Calling this recipe a sausage roll feels a little like underselling it. The Arabic name for this dish is lahmbajine, a meat bread made in different guises everywhere all over Lebanon. I discovered this version in Saida. Down one of the city’s many narrow stone alleyways in the souk, a wonderful old man had a tiny bakery, only an oven in an arch really, where he displayed these moreish snacks on rustic wooden trays. I devoured several of them, piping hot from the oven. Heavy with tart sumac and with the crispest pastry, they had such an interesting flavour. I know I would be scolded for doing so, but I find using shop-bought, ready-rolled puff pastry gives the perfect texture.
2 tablespoons olive oil, plus extra for brushing
1 onion, finely chopped
250g beef mince with 15–20 per cent fat
2 tablespoons sumac, plus a little extra for sprinkling
1 teaspoon allspice
¼ teaspoon ground cinnamon
320g pack ready-rolled puff pastry
Flour, for dusting
Heat the oil in a pan over a medium heat and add the onion and a good pinch of salt. Cook, stirring occasionally, for 6–8 minutes until golden. Tip into a mixing bowl and add the beef, 1 tablespoon of the sumac, the allspice and the cinnamon. Season with a little salt and mix well so that the spices are completely combined with the meat.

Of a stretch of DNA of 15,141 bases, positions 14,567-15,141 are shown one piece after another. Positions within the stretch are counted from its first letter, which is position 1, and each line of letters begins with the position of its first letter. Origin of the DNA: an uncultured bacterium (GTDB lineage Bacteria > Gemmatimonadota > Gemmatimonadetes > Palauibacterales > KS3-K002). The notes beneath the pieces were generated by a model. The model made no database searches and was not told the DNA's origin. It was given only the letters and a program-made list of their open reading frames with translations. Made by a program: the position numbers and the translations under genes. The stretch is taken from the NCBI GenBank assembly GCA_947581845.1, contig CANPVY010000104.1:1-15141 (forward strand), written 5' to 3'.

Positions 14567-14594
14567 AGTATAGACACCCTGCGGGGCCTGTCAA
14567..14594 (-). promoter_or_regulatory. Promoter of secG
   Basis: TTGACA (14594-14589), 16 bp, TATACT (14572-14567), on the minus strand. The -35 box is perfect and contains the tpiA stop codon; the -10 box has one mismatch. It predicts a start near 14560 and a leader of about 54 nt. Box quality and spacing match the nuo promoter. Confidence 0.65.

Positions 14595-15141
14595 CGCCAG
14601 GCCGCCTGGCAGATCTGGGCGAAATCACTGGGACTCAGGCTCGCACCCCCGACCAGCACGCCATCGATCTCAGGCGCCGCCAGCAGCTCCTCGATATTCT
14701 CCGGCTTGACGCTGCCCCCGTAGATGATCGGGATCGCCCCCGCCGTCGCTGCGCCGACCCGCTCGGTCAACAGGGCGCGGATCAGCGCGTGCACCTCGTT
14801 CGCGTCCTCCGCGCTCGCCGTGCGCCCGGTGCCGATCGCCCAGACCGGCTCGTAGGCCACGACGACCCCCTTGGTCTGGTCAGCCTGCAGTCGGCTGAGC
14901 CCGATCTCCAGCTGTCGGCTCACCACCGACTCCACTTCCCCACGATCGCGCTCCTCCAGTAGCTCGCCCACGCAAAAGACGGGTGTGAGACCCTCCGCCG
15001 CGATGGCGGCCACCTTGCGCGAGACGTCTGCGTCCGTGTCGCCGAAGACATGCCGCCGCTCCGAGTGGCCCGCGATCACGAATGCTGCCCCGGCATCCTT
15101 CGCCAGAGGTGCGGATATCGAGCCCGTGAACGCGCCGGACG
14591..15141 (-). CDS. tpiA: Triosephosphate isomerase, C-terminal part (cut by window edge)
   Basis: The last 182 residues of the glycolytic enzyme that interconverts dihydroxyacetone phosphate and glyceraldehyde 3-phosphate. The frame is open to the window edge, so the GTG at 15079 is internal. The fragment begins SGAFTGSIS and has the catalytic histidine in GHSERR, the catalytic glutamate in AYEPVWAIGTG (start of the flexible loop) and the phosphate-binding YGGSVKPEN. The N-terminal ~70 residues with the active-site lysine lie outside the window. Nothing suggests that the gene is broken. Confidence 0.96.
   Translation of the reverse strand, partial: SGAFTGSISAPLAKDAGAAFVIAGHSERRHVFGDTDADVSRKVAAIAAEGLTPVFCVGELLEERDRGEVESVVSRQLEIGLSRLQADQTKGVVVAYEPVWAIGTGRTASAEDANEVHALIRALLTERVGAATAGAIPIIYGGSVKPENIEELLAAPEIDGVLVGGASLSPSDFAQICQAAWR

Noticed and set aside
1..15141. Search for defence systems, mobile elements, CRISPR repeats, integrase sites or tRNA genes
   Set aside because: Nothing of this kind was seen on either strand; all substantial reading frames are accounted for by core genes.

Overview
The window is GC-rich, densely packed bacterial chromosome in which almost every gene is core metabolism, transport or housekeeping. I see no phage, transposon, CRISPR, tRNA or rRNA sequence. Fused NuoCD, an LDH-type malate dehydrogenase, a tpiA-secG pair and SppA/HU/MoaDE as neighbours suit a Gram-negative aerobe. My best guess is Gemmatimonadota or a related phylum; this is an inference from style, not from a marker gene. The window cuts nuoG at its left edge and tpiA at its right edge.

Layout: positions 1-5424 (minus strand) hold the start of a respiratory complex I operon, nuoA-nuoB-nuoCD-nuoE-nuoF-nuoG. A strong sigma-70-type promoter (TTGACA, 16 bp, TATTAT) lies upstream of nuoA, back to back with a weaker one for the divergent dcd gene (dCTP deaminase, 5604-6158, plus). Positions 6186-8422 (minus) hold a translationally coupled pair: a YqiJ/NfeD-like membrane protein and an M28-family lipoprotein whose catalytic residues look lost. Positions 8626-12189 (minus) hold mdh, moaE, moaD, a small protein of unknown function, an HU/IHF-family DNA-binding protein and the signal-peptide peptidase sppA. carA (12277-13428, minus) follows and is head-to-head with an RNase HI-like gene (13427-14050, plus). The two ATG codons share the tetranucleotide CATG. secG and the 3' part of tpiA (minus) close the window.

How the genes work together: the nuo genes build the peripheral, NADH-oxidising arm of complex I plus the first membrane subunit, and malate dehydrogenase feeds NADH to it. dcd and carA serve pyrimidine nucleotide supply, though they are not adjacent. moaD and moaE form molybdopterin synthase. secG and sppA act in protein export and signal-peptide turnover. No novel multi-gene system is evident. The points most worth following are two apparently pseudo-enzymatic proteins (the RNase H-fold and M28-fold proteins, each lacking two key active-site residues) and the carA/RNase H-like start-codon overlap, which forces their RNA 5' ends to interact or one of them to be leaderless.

Preheat the oven to 200°C/180°C fan/gas mark 6. Lay the pastry on a clean, lightly floured work surface. Sprinkle the remaining sumac evenly over the pastry and gently press it in. This gives your rolls a lovely tart kick. Cut the pastry in half lengthways and then cut each long piece into four, to make eight rectangles.
Place a portion of the filling in a line, lengthways, down the centre of one of the rectangles of pastry. Roll up into a sausage roll and place, fold side down, on a baking sheet lined with oiled baking paper. Repeat with the rest. Brush the tops of each pastry with olive oil and then scatter a little salt and sumac over each one. Bake for 15–20 minutes until golden and risen. Remove from the oven and leave to cool for a few minutes before serving.
Recipe taken from Saffron in the Souks:
Vibrant recipes from the heart of Lebanon
(Kyle Books) by John Gregory-Smith